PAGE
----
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The Washington Nationals just shot themselves in the foot by letting Dusty Baker go: What happens next?

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Will the Nationals find a manager who can take them to the next level? Why did they move on from Dusty Baker?

MLB: NLDS-Washington Nationals at Chicago Cubs Jerry Lai-USA TODAY Sports

It could have been so simple, even when it didn’t seem like it.

The Washington Nationals could have locked up Dusty Baker before the season and avoided all of this. They could have done it in the middle of the season and saved some of the drama. Hell, they could’ve announced the morning after Game 5 of the NLDS that Baker’s tenure as manager was over, and at least saved some of this needless suspense.

Instead, they waited and waited. Maybe, you thought, they were waiting until after the World Series to announce the decision, that it had already been made, that the contract was signed. It certainly lulled me into a sense of certainty that Baker would return.

Nope. Instead, the Lerners and GM Mike Rizzo waited more than a week without even deciding for themselves, then letting Baker skip town before calling to let him know that he had been canned.

Suddenly, an offseason that should’ve been about shoring up the bullpen, adding a starter, and dealing with Bryce Harper’s contract, has turned into something else: A complete internal crisis that will suddenly define the next season.

The culprits here are unmistakably the principal owners, the Lerner family. Multiple outlets have stated that Rizzo wanted to bring Baker back long ago, and hoped to hammer out a contract as early as March. Hell, he basically confirmed that Baker would be back the next season ahead of the NLDS.

“We’re both confident that he’ll be back with us,” general manager Mike Rizzo said, as quoted by Barry Svrluga of The Washington Post.

What, in the name of all that is holy, could have possibly changed that? Did the Lerners, after seeing two mid-90s win seasons in a row, decide that Baker wasn’t gelling correctly with the club?

The official reasoning, supposedly, was that the team is no longer satisfied with just winning division championships, that the Nats are ready for an NLCS and World Series appearance.

And, yes, Baker failed to get them over this hump. But he made nearly all the right moves — up by one in an elimination game, who the hell else are you going to hand the ball to when Max Scherzer is in the bullpen? If he holds that lead, Baker is still wearing a Curly W.

However, it’s also quite possible that the Lerners simply didn’t even want to sit down at the negotiating table because they believed that Baker would ask for too much, and didn’t want the word to leak again that the Nats had another managerial contract that fell through because of the money.

And perhaps it was a baseball-only decision. But, with Baker—who accepted far below market value to join the Nats, perhaps hoping for a slight raise—and the Lerners—who were only willing to cough up the money to fix a glaring problem on their team in their bullpen when it had already lost the team more than a dozen games, who have always refused to spend at the manager slot—who would you give the benefit of the doubt?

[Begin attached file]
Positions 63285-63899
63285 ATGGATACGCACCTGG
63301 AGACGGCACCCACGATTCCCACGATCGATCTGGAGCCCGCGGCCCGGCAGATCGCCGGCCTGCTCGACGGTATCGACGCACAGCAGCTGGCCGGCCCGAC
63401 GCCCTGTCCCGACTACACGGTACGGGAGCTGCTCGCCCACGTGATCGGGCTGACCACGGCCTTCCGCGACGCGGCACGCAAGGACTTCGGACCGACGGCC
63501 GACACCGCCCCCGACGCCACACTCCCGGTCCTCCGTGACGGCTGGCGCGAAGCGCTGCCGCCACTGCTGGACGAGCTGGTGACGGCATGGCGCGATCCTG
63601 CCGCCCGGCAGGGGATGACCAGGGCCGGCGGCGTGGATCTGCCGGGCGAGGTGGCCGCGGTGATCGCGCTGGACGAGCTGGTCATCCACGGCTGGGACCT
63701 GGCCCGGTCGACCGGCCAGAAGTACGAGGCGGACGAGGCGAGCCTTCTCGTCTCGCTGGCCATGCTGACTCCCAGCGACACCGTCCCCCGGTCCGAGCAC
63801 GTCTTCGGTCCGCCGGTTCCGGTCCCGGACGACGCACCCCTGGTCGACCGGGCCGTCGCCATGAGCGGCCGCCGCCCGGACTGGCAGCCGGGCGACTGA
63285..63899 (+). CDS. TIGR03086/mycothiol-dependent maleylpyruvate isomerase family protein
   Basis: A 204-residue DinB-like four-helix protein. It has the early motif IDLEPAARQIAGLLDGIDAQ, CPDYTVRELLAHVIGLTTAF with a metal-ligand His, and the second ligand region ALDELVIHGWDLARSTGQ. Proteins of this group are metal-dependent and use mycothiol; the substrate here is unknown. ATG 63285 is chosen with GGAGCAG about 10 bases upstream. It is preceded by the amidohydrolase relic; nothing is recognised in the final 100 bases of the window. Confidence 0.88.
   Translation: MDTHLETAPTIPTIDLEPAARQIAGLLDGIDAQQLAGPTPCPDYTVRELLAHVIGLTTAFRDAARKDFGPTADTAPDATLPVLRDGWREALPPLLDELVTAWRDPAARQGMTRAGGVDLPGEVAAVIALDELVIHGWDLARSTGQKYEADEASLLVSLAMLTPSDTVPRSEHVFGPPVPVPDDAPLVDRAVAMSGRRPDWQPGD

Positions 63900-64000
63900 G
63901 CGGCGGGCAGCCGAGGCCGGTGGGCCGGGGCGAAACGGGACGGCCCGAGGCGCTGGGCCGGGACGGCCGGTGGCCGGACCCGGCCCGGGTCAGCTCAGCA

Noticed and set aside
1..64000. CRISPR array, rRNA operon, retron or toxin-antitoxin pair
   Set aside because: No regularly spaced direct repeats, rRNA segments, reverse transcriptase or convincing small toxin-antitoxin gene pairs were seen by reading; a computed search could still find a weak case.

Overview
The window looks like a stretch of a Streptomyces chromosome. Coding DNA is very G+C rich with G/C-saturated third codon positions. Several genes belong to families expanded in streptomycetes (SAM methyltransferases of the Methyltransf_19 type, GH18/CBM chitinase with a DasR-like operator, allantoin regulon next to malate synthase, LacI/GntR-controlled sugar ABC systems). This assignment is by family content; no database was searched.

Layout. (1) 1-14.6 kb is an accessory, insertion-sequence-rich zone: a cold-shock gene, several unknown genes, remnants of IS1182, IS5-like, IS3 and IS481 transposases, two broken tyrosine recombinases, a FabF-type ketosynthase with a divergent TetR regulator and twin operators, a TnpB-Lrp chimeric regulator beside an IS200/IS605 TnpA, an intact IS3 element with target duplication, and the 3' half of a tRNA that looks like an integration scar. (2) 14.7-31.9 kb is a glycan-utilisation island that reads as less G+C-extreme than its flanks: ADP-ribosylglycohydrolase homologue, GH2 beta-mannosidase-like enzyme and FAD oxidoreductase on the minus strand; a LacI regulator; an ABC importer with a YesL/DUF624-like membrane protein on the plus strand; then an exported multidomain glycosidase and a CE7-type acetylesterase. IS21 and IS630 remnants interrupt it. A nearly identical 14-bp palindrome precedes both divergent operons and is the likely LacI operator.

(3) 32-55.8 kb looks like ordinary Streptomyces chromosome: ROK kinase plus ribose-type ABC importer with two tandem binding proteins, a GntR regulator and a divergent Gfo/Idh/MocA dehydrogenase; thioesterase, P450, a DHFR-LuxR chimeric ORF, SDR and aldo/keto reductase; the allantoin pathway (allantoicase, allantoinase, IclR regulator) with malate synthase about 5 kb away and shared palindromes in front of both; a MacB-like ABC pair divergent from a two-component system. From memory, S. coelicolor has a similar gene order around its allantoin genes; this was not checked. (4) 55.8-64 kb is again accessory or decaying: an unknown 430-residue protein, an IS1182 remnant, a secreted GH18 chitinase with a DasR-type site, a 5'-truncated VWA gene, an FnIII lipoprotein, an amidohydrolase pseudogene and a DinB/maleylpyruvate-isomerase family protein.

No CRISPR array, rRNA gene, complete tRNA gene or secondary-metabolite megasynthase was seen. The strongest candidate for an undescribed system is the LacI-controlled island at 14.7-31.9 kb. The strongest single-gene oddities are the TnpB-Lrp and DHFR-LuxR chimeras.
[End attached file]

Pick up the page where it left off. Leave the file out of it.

We may never know the full story behind why Baker got the boot. But there’s no doubt that the decision will negatively affect the team.

How is a clubhouse who just lost their best leader in Jayson Werth expected to function when they don’t even know their manager?

Ultimately, we may never know what really happened, though we can probably take a good guess: It came down to money, and, based on history, the Lerners probably weren’t willing to cough up.

In their new manager, it’ll be extremely difficult, if not impossible for Washington to improve on Baker, to get someone who will get them over the NLDS hump — but they’ve forced themselves into a position where they have to get a new manager, who could somehow improve over Baker if they made the absolute right hire, if all the cards were right.

In this dream manager that would be an improvement, he would have to already own what Baker brought to the clubhouse: Confidence and communication. If he can’t get past that first step, then he doesn’t get the chance to improve on Baker.

Analytics and traditionalism were the few places where Baker, as a function of his schooling in the game, struggled. Batting the pitcher eighth and hitting a position player ninth wouldn’t be the worst thing in the world, nor would giving Bryce Harper some more time in the two spot.

The team could certainly rely more on advanced analytics, or use relievers in unconventional spots.

It’s hard to know if those things are what would push the team over the edge, because of how much of a crapshoot the playoffs are, but they’re worth a try.

However, these problems aren’t urgent — they didn’t desperately need to be addressed. In fact, by removing Baker and most likely getting a downgrade from him, the Nationals are more likely to open themselves up to more new problems than solve old ones.

The Nats shot themselves in the foot, their players in the knee, their fans in the stomach, and Dusty Baker in the heart in one fell swoop yesterday. It’ll be hard for them to ever make up for this or live this down, and the odds are that they won’t.

But it would be one hell of a story if they somehow brought in someone that—blissfully for ownership—could make this story forgotten come October of next year.